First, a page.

Saturday, June 21, 2008

All About the Outfit

Conversation with a four year old: “Where’s Da. Is Da gone camoing? I love camoing. I really want to go camoing. I have camo. I have camo pajamas and camo pants and a camo shirt, but it may be too small. I really want to go camoing.”

With William, it’s all about the outfit. He might not have had a clue about which end of the soccer field held the goal for his team, but he looked good out there, despite his shirt tail being about six inches below his shorts, making him look like he was running around with no shorts at all. He has really, really “fast” shoes. They didn’t make him run faster, they are just way cooler than his old Keds. Grammy didn’t have fast shoes. Why doesn’t Grammy have fast shoes???

Walker and his dad got packed for camp last night. He’s excited to go back for about the thirtieth time and will be helping in the kitchen and with the little kids. He has carefully folded his work shirts away for a week, has discussed the arrangements for getting his paycheck so he can go shopping the day he gets back, and picked out some of his coolest shirts. He likes the ones with Rooney on them best. That’s his brother in law’s band, and they are almost as cool as the Jonas Brothers. He will most certainly use sunscreen and bug spray this year, because even if that isn’t cool, he remembers previous summers when he couldn’t be bothered. He’ll make a big splash with a cannonball off the high dive, and he’ll have camp friends, mostly the counselors. They’ll have some outings and a dance with a dee jay.

I’ll probably use his absence to sort through his closet. I’ll give away the clothes he has totally rejected (pretty much anything too geeky or too uncomfortable) and see what he might need. He stays the same size from year to year, so frequency of use is the criteria for what needs to go and what needs to stay. He knows that a nice dinner out requires a shirt with a collar and church requires a shirt with a tie and a blazer, except in the summer.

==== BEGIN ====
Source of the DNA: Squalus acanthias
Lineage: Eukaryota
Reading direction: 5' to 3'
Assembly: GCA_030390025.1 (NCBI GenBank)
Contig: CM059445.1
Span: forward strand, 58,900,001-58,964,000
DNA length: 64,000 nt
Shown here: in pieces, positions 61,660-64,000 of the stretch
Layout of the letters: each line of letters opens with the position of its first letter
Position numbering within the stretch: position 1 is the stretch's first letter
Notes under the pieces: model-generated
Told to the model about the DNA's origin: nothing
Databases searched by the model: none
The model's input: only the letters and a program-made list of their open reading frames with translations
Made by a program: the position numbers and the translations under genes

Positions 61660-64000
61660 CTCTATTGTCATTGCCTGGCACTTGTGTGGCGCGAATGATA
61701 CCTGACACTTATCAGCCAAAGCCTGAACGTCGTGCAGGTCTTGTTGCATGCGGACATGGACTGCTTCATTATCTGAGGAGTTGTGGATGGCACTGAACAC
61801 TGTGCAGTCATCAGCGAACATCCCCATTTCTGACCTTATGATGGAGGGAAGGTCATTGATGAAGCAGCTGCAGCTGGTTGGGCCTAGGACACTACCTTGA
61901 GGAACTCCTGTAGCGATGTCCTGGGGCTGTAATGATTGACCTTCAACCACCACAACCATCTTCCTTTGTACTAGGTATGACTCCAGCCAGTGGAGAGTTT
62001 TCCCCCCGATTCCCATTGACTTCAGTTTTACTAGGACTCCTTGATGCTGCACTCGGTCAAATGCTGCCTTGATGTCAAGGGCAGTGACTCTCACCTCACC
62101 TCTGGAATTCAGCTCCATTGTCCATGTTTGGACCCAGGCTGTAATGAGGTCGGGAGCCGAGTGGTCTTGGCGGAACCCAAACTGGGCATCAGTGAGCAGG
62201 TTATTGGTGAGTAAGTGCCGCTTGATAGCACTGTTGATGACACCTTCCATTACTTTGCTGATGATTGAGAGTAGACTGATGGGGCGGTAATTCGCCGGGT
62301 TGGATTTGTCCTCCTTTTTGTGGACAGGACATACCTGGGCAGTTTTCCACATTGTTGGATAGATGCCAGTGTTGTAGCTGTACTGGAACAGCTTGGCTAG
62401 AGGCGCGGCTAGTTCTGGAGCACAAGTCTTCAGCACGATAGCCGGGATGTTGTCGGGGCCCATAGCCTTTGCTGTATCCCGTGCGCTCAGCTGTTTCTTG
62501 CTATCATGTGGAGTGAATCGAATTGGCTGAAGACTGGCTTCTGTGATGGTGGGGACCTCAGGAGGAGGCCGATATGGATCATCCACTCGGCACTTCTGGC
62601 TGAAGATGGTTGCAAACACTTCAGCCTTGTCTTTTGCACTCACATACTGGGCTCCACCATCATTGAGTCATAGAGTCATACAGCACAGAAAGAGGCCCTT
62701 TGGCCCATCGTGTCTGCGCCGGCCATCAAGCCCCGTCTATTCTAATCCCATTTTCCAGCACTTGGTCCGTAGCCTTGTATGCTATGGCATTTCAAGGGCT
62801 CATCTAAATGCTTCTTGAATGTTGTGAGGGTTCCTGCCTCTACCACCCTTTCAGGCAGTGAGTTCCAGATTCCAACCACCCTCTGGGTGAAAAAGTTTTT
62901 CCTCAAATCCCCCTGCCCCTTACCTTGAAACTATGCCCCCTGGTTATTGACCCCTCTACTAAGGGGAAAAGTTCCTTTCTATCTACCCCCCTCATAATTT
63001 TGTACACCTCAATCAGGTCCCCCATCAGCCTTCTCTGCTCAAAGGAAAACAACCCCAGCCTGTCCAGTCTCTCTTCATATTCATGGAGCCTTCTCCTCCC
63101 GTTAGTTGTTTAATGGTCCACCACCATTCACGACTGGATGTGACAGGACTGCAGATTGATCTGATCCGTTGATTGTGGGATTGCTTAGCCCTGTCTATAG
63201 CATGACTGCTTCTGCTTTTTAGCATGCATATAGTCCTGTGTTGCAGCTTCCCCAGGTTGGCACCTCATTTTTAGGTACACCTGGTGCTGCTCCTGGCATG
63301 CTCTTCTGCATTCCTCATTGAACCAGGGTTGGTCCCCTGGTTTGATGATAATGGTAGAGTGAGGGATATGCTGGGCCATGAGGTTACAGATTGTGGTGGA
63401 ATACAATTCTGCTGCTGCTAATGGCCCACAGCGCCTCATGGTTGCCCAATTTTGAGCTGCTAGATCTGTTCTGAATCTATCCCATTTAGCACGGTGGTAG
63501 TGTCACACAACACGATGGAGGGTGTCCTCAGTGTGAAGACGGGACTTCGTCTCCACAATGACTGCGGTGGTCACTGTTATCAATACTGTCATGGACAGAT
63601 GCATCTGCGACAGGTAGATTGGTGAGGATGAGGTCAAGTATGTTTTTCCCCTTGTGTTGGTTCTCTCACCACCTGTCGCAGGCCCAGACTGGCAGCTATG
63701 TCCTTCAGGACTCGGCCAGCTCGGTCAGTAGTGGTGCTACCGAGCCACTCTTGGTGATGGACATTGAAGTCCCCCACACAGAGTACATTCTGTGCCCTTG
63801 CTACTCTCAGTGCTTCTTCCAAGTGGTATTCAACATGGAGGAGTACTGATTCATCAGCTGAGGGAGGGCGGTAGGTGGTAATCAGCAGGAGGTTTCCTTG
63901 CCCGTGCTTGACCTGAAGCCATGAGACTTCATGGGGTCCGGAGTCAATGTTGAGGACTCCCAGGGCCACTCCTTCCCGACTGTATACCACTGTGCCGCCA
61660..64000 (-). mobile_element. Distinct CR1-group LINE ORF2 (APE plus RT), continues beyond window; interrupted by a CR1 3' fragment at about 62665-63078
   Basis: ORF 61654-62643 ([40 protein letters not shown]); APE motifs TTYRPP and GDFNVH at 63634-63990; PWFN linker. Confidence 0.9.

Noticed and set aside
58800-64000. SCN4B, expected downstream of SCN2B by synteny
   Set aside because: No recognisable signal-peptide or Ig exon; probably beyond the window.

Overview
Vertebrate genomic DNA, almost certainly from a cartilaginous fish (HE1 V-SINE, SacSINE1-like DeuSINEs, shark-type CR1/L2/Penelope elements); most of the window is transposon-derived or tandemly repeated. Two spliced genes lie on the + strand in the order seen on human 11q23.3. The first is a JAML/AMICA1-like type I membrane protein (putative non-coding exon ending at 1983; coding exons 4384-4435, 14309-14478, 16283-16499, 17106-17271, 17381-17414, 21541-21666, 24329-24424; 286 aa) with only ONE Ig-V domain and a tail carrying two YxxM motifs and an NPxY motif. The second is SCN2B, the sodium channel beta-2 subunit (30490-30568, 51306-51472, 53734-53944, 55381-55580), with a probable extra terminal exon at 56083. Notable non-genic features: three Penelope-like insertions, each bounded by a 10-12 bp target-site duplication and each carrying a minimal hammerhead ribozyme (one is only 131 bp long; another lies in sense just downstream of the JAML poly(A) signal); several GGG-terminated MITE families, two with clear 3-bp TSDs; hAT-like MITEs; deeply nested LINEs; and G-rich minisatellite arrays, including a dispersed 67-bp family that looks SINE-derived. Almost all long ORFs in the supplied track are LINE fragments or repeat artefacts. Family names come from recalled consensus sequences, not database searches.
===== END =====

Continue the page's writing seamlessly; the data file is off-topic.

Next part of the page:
For a week he won’t have to shave, although he has packed his shaver. Perhaps if a girl shows some interest it might inspire him. He knows that all the cool dudes wear a little scruff, at least sometimes, though.

My husband and I will get a weeks respite from the minimal services we provide for Walker. No ride to work at eleven and six. No arrangements for any appointments. No concerns about someone not liking leftovers for dinner three nights in a row. This week, the wonderful volunteers at Camp Good Times will deal with Walker. The same kids that were his first counselors at camp now run the operation. Some of them have grown up, had children, gotten post graduate degrees, one is even running for public office in the fall. We’ll know that Walker is in the best possible place other than upstairs in his room.

I hope we’ll always feel good about sending Walker off for different experiences. Perhaps we’ll try to include his camp friends in our daily life a little more this year. I hope he is safe and happy, not too sun burned and itchy. I hope he comes home soon.


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